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‘Saw the film; wasn’t as good as the book’

Every time a popular novel is brought to the screen, the inevitable comparisons begin with the  screen version often found wanting, disappointing the expectations of those familiar with the original.

For movie fans and purists of literature this is a vexing issue leading to another important question; should one read the book first or wait for the screen version and later read the original? A few examples might assist those juggling the relative merits of books – whether classics or popular fiction.- and their screen adaptations.

One of the most popular novels of the last century was ‘Gone with the Wind’ which a few years after its publication became a blockbuster film. I saw this film years before I read the original novel. The film is impressive and when I read the novel which is in the vicinity of 1000 pages, I was equally impressed and found that the novel filled in a few gaps and minor inconsistencies in the film. Viewing the film after this, the inconsistencies and gaps were now understood and minor characters became more significant. Had I read the book beforehand, I would not have been as impressed with the film. While this book and film are legendary, they are largely conventional in theme and structure.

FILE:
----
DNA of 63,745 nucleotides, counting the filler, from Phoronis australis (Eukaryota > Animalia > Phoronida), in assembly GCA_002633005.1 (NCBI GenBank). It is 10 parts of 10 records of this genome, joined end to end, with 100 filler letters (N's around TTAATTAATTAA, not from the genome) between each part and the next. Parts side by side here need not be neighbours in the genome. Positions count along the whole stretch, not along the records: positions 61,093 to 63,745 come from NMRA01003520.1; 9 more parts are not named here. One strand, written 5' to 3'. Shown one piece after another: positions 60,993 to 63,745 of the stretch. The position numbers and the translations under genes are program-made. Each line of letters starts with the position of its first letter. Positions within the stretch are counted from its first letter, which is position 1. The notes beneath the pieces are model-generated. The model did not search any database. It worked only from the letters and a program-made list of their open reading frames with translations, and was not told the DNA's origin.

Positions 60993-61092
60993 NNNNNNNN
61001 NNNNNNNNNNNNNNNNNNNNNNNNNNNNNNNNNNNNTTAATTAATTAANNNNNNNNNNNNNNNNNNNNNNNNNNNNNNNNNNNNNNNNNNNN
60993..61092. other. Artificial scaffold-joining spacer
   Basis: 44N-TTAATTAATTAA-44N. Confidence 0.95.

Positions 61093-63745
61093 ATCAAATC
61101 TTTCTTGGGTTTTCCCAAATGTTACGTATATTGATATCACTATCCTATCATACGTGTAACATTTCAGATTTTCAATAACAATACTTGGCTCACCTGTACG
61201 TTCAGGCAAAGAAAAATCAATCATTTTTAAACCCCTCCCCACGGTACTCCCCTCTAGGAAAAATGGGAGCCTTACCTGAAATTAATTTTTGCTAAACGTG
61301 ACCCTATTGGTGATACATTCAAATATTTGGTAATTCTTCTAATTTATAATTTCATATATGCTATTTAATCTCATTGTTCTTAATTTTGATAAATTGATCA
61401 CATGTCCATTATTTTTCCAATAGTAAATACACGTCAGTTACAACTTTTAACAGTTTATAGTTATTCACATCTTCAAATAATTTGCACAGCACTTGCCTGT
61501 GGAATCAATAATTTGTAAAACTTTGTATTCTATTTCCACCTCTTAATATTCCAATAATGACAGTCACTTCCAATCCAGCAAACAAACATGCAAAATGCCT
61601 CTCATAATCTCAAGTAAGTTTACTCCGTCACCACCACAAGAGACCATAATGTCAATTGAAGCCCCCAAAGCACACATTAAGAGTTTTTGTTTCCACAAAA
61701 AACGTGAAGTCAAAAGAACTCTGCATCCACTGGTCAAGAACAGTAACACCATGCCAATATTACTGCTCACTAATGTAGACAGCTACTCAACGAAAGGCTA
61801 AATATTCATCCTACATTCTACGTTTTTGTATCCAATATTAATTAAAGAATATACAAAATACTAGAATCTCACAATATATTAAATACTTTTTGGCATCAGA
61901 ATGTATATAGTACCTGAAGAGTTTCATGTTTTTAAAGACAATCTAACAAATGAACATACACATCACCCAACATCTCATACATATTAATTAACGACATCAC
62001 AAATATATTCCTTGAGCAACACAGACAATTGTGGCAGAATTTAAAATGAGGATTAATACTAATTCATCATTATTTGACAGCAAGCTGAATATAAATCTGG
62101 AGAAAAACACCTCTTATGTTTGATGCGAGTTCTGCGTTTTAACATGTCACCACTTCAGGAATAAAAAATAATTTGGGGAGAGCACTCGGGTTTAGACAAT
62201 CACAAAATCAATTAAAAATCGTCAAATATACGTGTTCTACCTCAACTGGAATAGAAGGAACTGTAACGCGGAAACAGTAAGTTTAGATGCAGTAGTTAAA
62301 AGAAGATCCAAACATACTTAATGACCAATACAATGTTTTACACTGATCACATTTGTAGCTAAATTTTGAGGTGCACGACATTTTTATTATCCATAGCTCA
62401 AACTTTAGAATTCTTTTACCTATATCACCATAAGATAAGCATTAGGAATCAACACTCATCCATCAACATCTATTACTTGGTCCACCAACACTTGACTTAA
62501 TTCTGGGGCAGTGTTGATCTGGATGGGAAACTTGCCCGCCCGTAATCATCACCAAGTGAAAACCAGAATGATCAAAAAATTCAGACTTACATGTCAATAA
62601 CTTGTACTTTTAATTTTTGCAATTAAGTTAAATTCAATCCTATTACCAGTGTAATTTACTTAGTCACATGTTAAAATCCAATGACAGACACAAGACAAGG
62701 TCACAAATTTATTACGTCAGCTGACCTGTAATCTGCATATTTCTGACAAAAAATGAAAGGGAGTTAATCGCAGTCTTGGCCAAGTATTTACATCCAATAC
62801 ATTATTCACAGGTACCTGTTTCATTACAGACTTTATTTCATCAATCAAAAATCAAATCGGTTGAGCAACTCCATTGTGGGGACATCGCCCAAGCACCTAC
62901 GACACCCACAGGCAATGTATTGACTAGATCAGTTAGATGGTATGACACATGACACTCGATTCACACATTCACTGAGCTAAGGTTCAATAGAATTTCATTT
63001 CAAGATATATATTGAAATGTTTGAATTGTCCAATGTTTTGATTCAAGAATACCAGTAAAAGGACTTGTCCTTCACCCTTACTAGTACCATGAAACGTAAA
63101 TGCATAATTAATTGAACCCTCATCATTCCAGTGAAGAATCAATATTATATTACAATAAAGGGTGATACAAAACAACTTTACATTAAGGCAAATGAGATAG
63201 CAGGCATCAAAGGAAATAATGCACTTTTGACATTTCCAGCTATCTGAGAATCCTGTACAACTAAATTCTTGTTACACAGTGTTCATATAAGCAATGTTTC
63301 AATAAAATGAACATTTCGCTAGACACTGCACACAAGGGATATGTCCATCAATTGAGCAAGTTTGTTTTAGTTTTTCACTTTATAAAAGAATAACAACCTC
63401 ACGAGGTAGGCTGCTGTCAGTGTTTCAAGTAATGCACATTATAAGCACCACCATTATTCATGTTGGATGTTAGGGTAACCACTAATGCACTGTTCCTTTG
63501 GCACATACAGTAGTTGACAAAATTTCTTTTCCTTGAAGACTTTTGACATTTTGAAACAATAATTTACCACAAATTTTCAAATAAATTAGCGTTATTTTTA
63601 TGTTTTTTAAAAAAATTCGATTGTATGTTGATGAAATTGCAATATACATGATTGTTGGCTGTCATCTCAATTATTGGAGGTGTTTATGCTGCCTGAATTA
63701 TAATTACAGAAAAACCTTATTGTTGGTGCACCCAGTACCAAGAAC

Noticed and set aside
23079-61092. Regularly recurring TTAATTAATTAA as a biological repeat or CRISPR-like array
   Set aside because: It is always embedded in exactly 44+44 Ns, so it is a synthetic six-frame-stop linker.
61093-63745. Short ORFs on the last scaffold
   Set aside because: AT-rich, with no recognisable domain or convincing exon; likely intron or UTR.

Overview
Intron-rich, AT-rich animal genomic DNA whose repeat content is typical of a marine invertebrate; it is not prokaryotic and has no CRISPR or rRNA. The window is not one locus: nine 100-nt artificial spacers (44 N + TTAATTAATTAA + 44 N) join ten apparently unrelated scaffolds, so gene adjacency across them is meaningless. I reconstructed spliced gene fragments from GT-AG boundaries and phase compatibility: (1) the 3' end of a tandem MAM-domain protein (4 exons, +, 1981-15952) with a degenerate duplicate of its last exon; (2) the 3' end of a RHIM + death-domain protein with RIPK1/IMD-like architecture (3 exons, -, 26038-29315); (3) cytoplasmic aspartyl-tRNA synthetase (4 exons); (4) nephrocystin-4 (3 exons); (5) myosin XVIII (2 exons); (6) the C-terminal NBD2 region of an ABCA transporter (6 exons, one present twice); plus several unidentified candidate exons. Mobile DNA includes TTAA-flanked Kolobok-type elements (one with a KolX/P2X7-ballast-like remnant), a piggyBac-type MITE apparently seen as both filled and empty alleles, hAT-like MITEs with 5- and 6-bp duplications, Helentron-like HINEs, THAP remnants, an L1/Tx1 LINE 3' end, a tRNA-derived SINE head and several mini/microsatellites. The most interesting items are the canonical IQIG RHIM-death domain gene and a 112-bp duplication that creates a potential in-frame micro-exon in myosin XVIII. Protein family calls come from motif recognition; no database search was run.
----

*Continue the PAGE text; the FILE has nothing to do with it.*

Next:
Gone with the Wind: novel published 1936 and film released 1939.

When a novel is more experimental in form and content, both versions can be equally impressive. Occasionally a novel may be so unconventional, it may be decades before a screen adaptation is even attempted. The experimental novels of Virginia Woolf are a case in point. Some of her novels depart so markedly from conventional structure and themes, that it took several decades before any of them became feature film adaptions. For example, Mrs Dalloway (1925) was the first where she abandoned the form of the traditional English novel. Focusing on internal mental processes rather than external plot developments, It would have been difficult for filmmakers of the period to adequately convey the visionary aspects of this work, especially in the era of silent movies.